A few weeks ago Henry Abbott wrote an essay on Keith Richards and public relations. He noted that Keith Richards did a lot of crazy things and is praised for it. However, NBA players tend to keep their struggles, partying, and addictions hidden, or are judged for it by fans. He hinted that perhaps there are also racial components to this dilemma.
Blue Collar Productivity
As I read the essay, I felt strongly that perhaps another perspective other than race might fit better. That perspective is blue collar productivity as advanced by Frederick Taylor and other management gurus at the turn of the century. Essentially, it is easy to break down many types of manual labor into steps. If I am tightening the lug nuts on car wheels for an assembly line, an analyst can come by and measure how long each step (reach for the screwdriver, twist each lug nut about 5 times, etc.) should take in seconds. It's then relatively easy to calculate how many lug nuts I should be able to tighten in one hour. Under this type of measurement, any breaks I take or any experimentation I do to try to change the way I work is lost time, and thus lost productivity. It's rather Puritanical in its strong belief that any idle time accrues to the devil's workshop rather than Factory, Inc., if you will.
Most NBA fans tend to see their stars in such a light. Consider the harsh condemnation of Vince Carter when he chose to attend his graduation rather than sit in his hotel room before the Sixers-Raptors game about a decade ago. Any time not spent practicing or preparing is lost time. If you're not in the gym, someone else is, and that player will be outdoing you in Game 7 when it matters. We also see this in how players such as Marcus Banks get attacked for having interests other than sports. But this is wildly unrealistic because it assumes that players are robots for whom more is better.
The process is not the results.
If I get a 30 minute lunch break instead of 15, I might be much more able to work hard for the last 4 hours at work. That extra 15 minutes is not wasted time. And maybe that harsh, malnourished upbringing an NBA player had is the fuel that leads him to have a greater desire to win, or that DUI was the wake-up call he needed rather than a sign of future disaster.
White Collar Productivity
However, I believe Henry went too far in portraying the Keith Richards story positively, because the other extreme is how white-collar productivity is measured. We still do a terrible job of assessing the productivity of engineers, sales people, and executives. I have spoken to experts in the field who merely shrug their shoulders and say it's not possible to assess it. We often only judge white-collar productivity on results, not process. But there is definitely a difference between the salesperson who goofs off most of the time and yet lands one 3 million dollar sale in the month compared to the salesperson who works hard and gets lots of little deals that add up to 3 million.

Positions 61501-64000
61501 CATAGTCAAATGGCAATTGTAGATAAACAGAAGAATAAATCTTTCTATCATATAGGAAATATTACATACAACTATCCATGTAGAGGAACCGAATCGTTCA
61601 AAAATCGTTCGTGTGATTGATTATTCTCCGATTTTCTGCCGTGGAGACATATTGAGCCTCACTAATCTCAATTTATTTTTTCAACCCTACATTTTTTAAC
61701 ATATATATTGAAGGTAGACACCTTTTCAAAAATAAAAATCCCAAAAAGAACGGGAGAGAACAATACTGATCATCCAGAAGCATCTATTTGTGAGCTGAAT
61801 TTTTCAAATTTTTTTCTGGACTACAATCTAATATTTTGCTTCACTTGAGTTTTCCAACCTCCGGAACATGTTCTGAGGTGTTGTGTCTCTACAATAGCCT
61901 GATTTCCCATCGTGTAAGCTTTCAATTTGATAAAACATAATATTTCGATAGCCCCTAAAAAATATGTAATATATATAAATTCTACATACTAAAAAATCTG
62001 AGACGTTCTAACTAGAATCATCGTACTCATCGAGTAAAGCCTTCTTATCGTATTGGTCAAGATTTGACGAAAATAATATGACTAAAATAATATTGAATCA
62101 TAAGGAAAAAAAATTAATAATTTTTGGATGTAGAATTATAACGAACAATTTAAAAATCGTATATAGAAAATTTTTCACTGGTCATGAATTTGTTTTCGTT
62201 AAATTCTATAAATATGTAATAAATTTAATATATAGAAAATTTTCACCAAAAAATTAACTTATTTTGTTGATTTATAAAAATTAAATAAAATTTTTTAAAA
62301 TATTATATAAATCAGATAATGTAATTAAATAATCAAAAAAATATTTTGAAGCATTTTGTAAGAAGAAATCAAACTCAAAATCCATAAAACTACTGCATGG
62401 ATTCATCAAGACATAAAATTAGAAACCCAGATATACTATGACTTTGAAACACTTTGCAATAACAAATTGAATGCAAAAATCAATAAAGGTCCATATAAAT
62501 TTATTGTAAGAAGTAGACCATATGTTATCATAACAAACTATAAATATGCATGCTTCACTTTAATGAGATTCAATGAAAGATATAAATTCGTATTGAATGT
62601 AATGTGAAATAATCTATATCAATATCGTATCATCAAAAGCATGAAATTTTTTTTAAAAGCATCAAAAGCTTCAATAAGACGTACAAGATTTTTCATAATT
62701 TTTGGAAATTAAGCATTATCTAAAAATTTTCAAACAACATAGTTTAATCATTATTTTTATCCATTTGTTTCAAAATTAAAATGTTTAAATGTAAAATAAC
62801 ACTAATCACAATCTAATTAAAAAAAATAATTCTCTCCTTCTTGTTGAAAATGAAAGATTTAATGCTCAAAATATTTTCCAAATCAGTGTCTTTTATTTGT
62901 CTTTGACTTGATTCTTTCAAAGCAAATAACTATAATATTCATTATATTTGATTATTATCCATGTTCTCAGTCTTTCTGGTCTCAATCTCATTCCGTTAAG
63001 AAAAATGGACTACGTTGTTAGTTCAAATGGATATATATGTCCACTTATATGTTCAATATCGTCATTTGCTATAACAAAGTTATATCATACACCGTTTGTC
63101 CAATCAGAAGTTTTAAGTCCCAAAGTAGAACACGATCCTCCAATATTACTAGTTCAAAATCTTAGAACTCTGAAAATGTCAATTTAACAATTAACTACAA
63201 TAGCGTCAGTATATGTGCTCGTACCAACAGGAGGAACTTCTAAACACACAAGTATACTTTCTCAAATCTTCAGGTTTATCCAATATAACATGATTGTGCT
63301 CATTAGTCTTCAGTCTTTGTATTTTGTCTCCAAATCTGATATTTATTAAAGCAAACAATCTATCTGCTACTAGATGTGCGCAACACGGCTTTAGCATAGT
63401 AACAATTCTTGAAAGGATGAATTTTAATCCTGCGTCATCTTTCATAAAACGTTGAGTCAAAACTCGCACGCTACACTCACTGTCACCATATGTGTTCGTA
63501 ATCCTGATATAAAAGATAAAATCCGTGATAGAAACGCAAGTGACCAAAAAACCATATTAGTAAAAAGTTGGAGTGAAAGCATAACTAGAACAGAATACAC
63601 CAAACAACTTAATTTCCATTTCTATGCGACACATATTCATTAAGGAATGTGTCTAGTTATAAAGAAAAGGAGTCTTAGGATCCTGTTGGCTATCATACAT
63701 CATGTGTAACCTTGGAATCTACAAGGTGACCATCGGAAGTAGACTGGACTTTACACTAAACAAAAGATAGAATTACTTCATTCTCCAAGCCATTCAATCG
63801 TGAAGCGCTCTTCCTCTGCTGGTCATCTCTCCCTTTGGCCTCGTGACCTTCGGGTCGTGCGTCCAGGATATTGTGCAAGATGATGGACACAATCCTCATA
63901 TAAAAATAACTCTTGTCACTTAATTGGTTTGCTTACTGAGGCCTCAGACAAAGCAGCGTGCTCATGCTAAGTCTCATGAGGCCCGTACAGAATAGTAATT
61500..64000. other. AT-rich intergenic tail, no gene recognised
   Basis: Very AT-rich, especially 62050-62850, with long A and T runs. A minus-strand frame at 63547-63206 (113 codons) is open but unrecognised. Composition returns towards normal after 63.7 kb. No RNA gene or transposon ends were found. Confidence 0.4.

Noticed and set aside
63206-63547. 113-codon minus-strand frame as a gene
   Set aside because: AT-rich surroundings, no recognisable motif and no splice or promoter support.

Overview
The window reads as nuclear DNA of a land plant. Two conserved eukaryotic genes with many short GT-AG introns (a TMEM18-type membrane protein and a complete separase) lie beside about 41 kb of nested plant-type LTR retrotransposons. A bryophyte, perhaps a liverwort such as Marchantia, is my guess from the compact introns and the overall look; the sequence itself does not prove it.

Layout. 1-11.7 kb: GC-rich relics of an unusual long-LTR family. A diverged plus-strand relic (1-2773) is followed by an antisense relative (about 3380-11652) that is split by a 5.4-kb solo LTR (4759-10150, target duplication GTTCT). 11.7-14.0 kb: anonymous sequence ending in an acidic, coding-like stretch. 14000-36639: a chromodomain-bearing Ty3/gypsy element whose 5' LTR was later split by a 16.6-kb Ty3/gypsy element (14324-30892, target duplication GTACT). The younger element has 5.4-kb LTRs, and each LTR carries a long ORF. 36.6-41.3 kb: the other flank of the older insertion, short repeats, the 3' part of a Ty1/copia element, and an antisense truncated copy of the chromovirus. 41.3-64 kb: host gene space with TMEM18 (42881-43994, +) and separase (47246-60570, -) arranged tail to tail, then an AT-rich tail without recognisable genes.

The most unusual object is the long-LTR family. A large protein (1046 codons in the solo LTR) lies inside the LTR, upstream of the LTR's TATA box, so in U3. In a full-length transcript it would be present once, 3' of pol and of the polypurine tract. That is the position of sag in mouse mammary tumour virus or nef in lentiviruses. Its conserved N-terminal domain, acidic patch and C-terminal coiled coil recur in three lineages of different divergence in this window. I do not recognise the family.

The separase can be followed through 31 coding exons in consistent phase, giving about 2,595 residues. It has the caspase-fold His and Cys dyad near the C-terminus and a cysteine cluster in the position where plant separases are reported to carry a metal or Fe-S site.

Bad process usually leads to bad results.
For every Keith Richards who makes it, there are 100 Amy Winehouses who don't. I suggest you look at Russell Brand's letter to Amy as an example of how easy it is for talent to nearly be lost due to bad life choices. We celebrate Keith because he metaphorically went over Niagara Falls in a barrel and survived. But that's not to say that Keith needed the drugs and partying to become a great musician. The white-collar productivity legend that "I need my strippers on Sunday night to make the big stock market trades on Monday morning" can't stand up to any sort of real analysis. While I reject the Puritanical blue-collar productivity measures with no flexibility for individual style or breaks, I also think we must reject the hedonistic white-collar productivity measures that say "If her results turned out well, everything she did must have been right."
No Collar Productivity
At times, it bothers me that there is little analysis of the NBA by class or labor. I credit Tommy Craggs at Deadspin as one of the few to notice the labor-management struggles inherent within pro sports. And as such, I believe we need a new paradigm (buzz word alert!) to view our pro athletes. The narrative is part of the story, and we should respect the journey, but not idolize it. Perhaps one day fans, management, and players alike will properly respect both the process and the results. It's ok to say that maybe Keith Richards could have been an even better musician without the drugs, right? But it's also ok to say that if, say, Tracy McGrady decides to go to Africa with Dikembe Mutombo instead of working on his game all summer, he still respects the game, right?
In time, I hope more fans will see NBA players as artists and creative talents more than mere physical day laborers who must be shackled to their stations 24-7 in order to produce. But I also appreciate the tradition of sports as a field where hard work and dedication matters, and practice does make the perfect more perfect, if you will. The mingling of hard work and creative genius is what makes sports such a fascinating field to follow.